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CREATING A SKILLS INVENTORY

BRYCE ON MANAGEMENT

– It is wise to take stock of the talents of your people.

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Abbot: “Let’s see, we have Who on first, What’s on second, I Don’t Know is on third.”

Costello: “That’s what I’m trying to find out.”

INTRODUCTION

As I visit corporate clients, I am always amazed to see how out of touch Information Technology (I.T.) managers are in terms of knowing the talents and abilities of their staff. Such ignorance makes it difficult to properly assign staff to project assignments. Consequently, there is a tendency for companies to hire too many outside consultants or purchase training programs unnecessarily. Why? Because most I.T. organizations refuse to take the time to develop and maintain a simple “Skills Inventory” which catalogs and rates the skills of their human resources. You cannot capitalize on the talents of your staff if you do not know what they are.

WHAT IS A SKILL?

A skill is a developed aptitude or ability for performing a certain task. It represents specific knowledge or talents as developed by education and/or experience. Skills relate to the type of work we do and the tools and techniques we use. We can define skills as vaguely or as precisely as we so desire, but the real value of a Skills Inventory lies in precision. The following are categories of skills we have developed for IT organizations:

Basic Business Skills: e.g., Conducting a meeting, Interviewing, Speaking/presentations, Writing, E-Mail, Word Processing, etc.

Business Functions: knowledge of a specific corporate function, e.g., Marketing, Sales, Manufacturing, Inventory, etc.

Degrees & Certifications: e.g., Associates Degree, Bachelors, Masters, Doctoral, trade certifications, Notary Public, etc.

Languages: foreign – e.g., French, German, Italian, Japanese, Spanish, etc. Programming – e.g., Basic, C, COBOL, Java, Pascal, etc.

Methodology: Listing the Phases and Activities of in-house methodologies, such as the “PRIDE” Methodologies for IRM.

Standards: corporate policies, writing standards, design and development, etc.

Tools & techniques: programming techniques (e.g., OOP), data base design, DBMS, CASE tools, program generators, workbenches, Office Suites, Graphics Packages, etc.

Some companies also use a Skills Inventory to track the talents of machine resources. Some have found it of value to inventory such things on a computer as languages supported, memory, program utilities, compilers, backup programs, and various other attributes about the operating system. This is useful for tracking hardware resources and determining when it is necessary to upgrade equipment.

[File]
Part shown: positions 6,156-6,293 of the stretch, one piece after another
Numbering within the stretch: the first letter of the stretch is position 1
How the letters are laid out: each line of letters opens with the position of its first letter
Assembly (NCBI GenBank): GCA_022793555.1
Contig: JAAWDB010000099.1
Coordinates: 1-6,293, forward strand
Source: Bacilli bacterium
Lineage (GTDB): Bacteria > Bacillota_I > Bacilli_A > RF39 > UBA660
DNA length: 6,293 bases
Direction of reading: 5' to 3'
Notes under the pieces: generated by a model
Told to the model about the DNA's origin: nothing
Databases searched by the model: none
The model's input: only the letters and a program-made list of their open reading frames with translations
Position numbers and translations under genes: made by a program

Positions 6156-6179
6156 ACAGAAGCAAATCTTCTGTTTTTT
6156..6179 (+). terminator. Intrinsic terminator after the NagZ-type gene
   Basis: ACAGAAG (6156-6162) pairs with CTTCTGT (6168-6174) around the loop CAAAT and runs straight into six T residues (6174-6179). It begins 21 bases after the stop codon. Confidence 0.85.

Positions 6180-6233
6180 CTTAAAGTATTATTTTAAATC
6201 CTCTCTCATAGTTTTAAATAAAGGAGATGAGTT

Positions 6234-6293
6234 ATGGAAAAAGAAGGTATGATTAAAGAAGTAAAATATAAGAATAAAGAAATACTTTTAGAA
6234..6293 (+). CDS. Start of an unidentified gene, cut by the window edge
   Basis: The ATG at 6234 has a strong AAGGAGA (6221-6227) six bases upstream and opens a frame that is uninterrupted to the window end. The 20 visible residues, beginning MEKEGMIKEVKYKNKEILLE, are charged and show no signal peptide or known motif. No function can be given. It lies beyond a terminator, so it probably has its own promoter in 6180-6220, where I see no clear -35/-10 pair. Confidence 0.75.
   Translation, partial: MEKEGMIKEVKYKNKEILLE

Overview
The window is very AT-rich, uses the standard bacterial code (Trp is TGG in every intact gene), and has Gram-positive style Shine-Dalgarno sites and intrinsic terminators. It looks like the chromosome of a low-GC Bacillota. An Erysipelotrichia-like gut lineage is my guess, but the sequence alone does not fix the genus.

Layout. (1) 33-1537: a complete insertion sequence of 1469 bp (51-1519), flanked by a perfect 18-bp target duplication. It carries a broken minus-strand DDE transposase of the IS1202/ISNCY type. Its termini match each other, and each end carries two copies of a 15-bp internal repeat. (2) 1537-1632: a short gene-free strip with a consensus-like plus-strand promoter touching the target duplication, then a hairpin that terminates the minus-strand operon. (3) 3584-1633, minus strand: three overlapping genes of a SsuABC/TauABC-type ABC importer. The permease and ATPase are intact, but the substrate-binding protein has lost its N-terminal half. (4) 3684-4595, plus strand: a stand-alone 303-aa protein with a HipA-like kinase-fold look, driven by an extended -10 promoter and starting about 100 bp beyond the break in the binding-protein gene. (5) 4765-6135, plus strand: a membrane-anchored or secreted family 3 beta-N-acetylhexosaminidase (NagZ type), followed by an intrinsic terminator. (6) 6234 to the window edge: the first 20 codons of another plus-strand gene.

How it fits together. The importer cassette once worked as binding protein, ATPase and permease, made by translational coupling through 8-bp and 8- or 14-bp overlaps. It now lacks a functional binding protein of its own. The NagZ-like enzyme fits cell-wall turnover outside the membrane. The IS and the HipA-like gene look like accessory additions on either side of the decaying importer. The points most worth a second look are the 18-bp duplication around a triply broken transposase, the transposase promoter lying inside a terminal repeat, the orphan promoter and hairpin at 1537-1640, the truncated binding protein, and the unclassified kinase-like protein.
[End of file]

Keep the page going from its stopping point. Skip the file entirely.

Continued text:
Knowing a resource’s skill is one thing, knowing its level of proficiency is another.

WHAT IS A PROFICIENCY?

Skills and proficiencies are not synonymous, although they are complementary. Proficiency refers to the degree of knowledge or experience someone or something (a machine) possesses for performing the task.

Proficiency is normally based on some sort of scale, such as 1 (low) to 9 (high). In many organizations, the establishment of any proficiency rating is a highly sensitive subject as it is believed it is used for job performance review. In this situation, most people will use an “average” proficiency rating (5). Unfortunately, this will not help in analyzing the strengths and weaknesses of our human and machine resources.

After the list of skills has been prepared, they should be developed into a survey for each resource. Although the survey could be circulated, it is recommended human resources be interviewed individually to clarify intent and responses. Here, the resource is not asked how well they know a specific skill (good or bad). Instead, they are asked to qualify their response. For example:

FOR EACH SKILL, THE RESOURCE ... (PROFICIENCY RATING)

A. Could qualify as an INSTRUCTOR or EXPERT in this area (9)
B. Could act as an ASSISTANT INSTRUCTOR (6)
C. Has had formal training or experience (STUDENT) (3)
D. Is familiar with the CONCEPT or OBJECT (1)

This approach is much less intimidating to employees and tends to produce honest results. From this, a Skills Inventory can be developed to show the skills and proficiencies of each resource. Also, an average resource proficiency rating can be calculated for each skill which may indicate the need for additional training.

Determining the proficiency of machine skills can be far less painstaking. Depending on the equipment, an operator or product manual can usually describe the capabilities of the equipment.